Avoid wheat bran supplements. If constipation predominant IBS, linseeds may help (up to 2 tablespoons/day for a 3 month trial)
Caution: consume with plenty of fluid and gradually introduce ie. 1 teaspoon/wk

What about probiotics?

There is growing interest in the use of probiotics in IBS. The rationale behind this is based on research that suggests some people with IBS have lower levels of “healthy” bacteria living in their large bowel (termed a dysbiotic gut microbiota).3 Unfortunately, the evidence for probiotics in IBS (considering both different strains and doses) is inconclusive at this time, with most studies showing  notable risks of bias.4 Nonetheless probiotics are considered safe in IBS and the guidelines suggest if individuals chose to try a probiotic they should do so for a minimum of 4 weeks at a dose recommended by the manufacture.  

Well that’s it for blog number four. Hopefully this has increased your awareness of the different dietary strategies for controlling IBS symptoms… because remember no one “size” fits all. Up next we take a look at why a low FODMAP diet might not be working for you.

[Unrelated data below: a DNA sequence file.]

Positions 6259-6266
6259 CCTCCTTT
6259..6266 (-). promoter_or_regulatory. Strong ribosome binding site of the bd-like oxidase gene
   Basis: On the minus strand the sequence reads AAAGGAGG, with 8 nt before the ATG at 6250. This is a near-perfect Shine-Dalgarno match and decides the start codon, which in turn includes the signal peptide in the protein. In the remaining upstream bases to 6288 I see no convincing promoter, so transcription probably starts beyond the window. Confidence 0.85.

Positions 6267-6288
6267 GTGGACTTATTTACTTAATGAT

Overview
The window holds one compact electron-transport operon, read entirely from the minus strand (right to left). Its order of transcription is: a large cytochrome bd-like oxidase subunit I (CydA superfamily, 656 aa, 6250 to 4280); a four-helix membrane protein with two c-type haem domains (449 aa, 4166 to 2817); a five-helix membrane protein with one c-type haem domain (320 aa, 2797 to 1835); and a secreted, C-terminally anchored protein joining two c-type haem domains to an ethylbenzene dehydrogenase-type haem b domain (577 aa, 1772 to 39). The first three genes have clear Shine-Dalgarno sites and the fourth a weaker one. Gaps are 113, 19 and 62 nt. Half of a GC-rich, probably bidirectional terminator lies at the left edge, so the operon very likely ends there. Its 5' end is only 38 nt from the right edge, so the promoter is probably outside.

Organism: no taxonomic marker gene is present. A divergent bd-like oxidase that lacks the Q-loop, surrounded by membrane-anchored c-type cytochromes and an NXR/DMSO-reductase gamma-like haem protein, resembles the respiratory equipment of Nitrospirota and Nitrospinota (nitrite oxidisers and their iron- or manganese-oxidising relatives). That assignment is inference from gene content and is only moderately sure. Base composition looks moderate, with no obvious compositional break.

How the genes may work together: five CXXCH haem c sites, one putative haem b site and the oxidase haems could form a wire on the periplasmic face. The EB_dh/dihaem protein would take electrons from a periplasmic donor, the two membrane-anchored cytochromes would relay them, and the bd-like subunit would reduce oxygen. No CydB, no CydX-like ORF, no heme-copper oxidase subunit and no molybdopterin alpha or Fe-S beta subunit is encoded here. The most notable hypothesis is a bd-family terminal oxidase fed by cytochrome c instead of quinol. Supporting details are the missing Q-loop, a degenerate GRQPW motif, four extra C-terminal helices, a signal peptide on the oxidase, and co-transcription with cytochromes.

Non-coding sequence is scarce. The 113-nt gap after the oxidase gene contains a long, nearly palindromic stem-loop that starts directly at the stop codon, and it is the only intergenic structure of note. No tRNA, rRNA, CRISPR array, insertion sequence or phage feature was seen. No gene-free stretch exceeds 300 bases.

Related articles by Dr Megan Rossi in the irritable bowel syndrome (IBS) series:

  1. Introduction to a low FODMAP diet - By Dr Megan Rossi 
  2. The research behind the low FODMAP diet -  By Dr Megan Rossi 
  3. Lactose guidelines for the FODMAP diet by Dr Megan Rossi
  4. Beyond the low FODMAP diet By Dr Megan Rossi
  5. Why the low FODMAP diet may not be working for you

By Dr Megan Rossi 

Instagram: Dr_Megan
Twitter: @DrMegan_RD

1. Bohn, L, et al.: Diet low in FODMAPs reduces symptoms of irritable bowel syndrome as well as traditional dietary advice: a randomized controlled trial. Gastroenterology, 149: 1399-407.e2, 2015.

2. McKenzie, YA, et al.: British Dietetic Association systematic review and evidence-based practice guidelines for the dietary management of irritable bowel syndrome in adults (2016 update). J Hum Nutr Diet, 2016.

3. Rajilic-Stojanovic, M, et al.: Intestinal microbiota and diet in IBS: causes, consequences, or epiphenomena? Am J Gastroenterol, 110: 278-87, 2015.

4. McKenzie, YA, et al.: British Dietetic Association systematic review of systematic reviews and evidence-based practice guidelines for the use of probiotics in the management of irritable bowel syndrome in adults (2016 update). J Hum Nutr Diet, 2016.

-